The lost chapel

The Virgin Hodegetria

Roger II’s strategic design

Gardens and architecture as a backdrop to the city of Palermo

The paradisiacal “Conca d’oro” that embraces Palermo: a name with countless faces through time

The stone bible

The mosaics of the presbytery

The medieval city amidst monasticism and feudal aristocracy

The chapel of the crucifix: an artistic casket based on a previous model

A tree full of life

Two initially similar towers, varied over time

The Kings’ Cathedrals

The architectural modifications ti the cathedral building after the death of Roger II and the transformations of the cloister

The liturgical spaces of the protesis and the diaconicon

A space between the visible and the invisible

The links between the hauteville family and the monastic orders in Sicily

Cefalù: settlement evidence through time

The chorus: beating heart of the cathedral

The senses tell Context 1

Roger II of hauteville: a sovereign protected by God

Palermo: the happiest city

From the main gate to the aisles: an invitation to a journey of faith

Mosaic decoration

Tempus fugit: a strategic project implemented in a short period of time

Porphyry sarcophagi: royalty and power

The decorated facade

The Bible carved in stone

The mosaics of the apses

The towers and the western facade

Biblical themes enlivened by the dazzling light of the stained – glass windows overlooking the naves

Beyond the harmony of proportions

A remarkable ceiling

Thirteenth-century iconography decorates the nave’s wooden ceiling, designed with new solutions

A cloister of accentuated stylistic variety

The dialogue between the architectures of the monumental complex

The construction of Monreale Cathedral: between myth and history

Interior decorations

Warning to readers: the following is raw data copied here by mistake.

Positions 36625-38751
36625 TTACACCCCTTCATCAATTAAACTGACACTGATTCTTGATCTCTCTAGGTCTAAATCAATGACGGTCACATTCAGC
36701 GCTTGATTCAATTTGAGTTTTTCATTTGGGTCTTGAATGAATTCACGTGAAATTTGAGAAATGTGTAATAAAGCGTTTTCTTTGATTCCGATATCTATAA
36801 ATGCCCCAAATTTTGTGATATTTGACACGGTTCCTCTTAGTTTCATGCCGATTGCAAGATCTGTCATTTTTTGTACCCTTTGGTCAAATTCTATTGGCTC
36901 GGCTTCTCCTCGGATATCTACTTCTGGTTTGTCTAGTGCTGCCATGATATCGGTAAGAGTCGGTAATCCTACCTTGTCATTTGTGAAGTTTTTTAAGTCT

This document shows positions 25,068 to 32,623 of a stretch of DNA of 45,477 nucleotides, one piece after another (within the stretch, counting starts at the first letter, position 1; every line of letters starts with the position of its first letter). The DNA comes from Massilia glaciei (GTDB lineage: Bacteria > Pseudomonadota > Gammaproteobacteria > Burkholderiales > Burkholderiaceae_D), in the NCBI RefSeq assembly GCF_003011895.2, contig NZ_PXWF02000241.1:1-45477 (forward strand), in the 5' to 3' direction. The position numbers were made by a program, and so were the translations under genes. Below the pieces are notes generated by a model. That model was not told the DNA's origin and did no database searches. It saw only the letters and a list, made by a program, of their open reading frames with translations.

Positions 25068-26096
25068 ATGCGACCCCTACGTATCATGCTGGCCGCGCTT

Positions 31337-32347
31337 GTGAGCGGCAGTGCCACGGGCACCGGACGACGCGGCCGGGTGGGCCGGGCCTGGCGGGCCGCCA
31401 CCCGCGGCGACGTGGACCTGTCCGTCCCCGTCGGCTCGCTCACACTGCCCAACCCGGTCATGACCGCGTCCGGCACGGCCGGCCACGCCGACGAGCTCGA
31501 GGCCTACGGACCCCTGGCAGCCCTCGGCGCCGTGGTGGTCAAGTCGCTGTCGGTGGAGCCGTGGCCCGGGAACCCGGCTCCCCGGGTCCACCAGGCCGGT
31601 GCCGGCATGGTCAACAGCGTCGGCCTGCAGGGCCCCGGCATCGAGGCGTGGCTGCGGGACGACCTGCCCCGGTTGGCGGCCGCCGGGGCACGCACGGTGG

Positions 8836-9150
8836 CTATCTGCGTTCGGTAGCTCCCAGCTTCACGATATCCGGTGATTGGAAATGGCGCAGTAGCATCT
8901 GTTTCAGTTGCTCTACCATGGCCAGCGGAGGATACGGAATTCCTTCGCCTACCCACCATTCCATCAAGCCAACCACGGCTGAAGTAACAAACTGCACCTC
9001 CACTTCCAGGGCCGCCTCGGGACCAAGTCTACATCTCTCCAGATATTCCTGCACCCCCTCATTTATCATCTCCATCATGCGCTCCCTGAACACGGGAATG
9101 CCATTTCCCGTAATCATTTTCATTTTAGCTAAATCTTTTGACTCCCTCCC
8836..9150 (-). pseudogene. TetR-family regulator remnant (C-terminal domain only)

The southern portico

The transformations of the hall through the centuries

The Gualtiero Cathedral

The chystro: a place between earth and sky

Characteristics of religious architecture in the romanesque period

The columns of the nave: the meticulous study of the overall order

Under the crosses of the Bema

The king’s mark

The Great Restoration

The longest aisle

A polysemy of high-level artistic forms and content

The marble portal: an intimate dialogue between complex ornamental aspects and formal structure

A controversial interpretation

From the Mosque to the Cathedral

A Northern population

The balance between architecture and light

The side Portico: a combination of elegance and lightness of form

The cultural substrate through time

Survey of the royal tombs

The cemetery of kings

The side aisles

The area of the Sanctuary

The plasticism of the main portico and Bonanno Pisano’s Monumental Bronze Door

A compositional design that combines nordic examples with new artistic languages, over the centuries

The rediscovered chapel

A palimpsest of history

The beginning of the construction site

Ecclesia munita

The towers facing the facade used as bell towers

A mixture of styles pervades the floor decorations